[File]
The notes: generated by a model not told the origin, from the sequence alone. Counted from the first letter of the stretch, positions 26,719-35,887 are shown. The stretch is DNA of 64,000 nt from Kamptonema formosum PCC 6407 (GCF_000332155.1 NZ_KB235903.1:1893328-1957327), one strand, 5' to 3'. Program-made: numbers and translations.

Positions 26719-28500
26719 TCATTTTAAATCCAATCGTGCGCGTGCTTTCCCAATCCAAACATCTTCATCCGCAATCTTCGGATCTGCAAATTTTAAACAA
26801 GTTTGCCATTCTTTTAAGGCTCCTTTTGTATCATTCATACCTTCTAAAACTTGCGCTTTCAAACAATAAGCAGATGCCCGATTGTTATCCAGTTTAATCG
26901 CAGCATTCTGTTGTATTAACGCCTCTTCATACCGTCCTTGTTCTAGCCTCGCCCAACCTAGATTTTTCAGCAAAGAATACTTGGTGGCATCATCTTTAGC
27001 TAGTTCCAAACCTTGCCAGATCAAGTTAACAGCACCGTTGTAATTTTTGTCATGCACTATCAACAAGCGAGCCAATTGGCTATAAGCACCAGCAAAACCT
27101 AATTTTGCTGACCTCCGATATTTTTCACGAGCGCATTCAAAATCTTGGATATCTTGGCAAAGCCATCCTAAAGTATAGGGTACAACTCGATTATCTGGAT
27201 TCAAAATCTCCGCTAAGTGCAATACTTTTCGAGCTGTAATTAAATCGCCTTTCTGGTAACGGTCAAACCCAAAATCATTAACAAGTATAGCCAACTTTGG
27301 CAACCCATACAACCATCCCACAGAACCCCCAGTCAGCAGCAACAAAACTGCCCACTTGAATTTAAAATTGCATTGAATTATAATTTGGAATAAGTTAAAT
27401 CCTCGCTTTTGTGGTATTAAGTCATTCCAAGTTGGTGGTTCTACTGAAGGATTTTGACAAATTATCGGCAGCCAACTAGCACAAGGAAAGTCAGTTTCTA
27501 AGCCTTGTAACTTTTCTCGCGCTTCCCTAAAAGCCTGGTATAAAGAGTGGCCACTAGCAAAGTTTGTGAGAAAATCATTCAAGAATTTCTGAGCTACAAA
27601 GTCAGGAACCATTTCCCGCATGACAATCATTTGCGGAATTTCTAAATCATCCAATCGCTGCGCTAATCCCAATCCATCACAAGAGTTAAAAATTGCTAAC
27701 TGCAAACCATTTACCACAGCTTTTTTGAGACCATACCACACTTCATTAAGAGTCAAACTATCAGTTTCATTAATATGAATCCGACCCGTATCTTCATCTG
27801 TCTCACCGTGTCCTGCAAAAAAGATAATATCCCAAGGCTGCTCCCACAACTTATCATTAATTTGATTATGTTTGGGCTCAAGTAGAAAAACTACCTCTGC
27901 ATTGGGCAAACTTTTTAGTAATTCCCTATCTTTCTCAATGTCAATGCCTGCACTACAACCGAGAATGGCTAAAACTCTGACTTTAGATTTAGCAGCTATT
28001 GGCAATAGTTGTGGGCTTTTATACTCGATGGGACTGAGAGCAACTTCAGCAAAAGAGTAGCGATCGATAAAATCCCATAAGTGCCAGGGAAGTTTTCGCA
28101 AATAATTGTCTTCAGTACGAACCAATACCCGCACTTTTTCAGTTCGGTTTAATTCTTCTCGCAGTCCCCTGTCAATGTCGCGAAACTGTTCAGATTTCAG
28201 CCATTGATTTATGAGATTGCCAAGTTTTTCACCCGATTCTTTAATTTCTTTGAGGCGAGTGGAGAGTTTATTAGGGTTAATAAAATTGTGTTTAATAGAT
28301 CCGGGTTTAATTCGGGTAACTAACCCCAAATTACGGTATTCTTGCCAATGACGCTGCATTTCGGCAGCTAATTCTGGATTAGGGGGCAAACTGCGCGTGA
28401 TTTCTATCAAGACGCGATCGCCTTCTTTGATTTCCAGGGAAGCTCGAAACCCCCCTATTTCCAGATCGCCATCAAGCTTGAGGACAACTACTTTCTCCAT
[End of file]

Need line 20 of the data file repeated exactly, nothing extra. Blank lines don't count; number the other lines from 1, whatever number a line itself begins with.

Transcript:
28401 TTTCTATCAAGACGCGATCGCCTTCTTTGATTTCCAGGGAAGCTCGAAACCCCCCTATTTCCAGATCGCCATCAAGCTTGAGGACAACTACTTTCTCCAT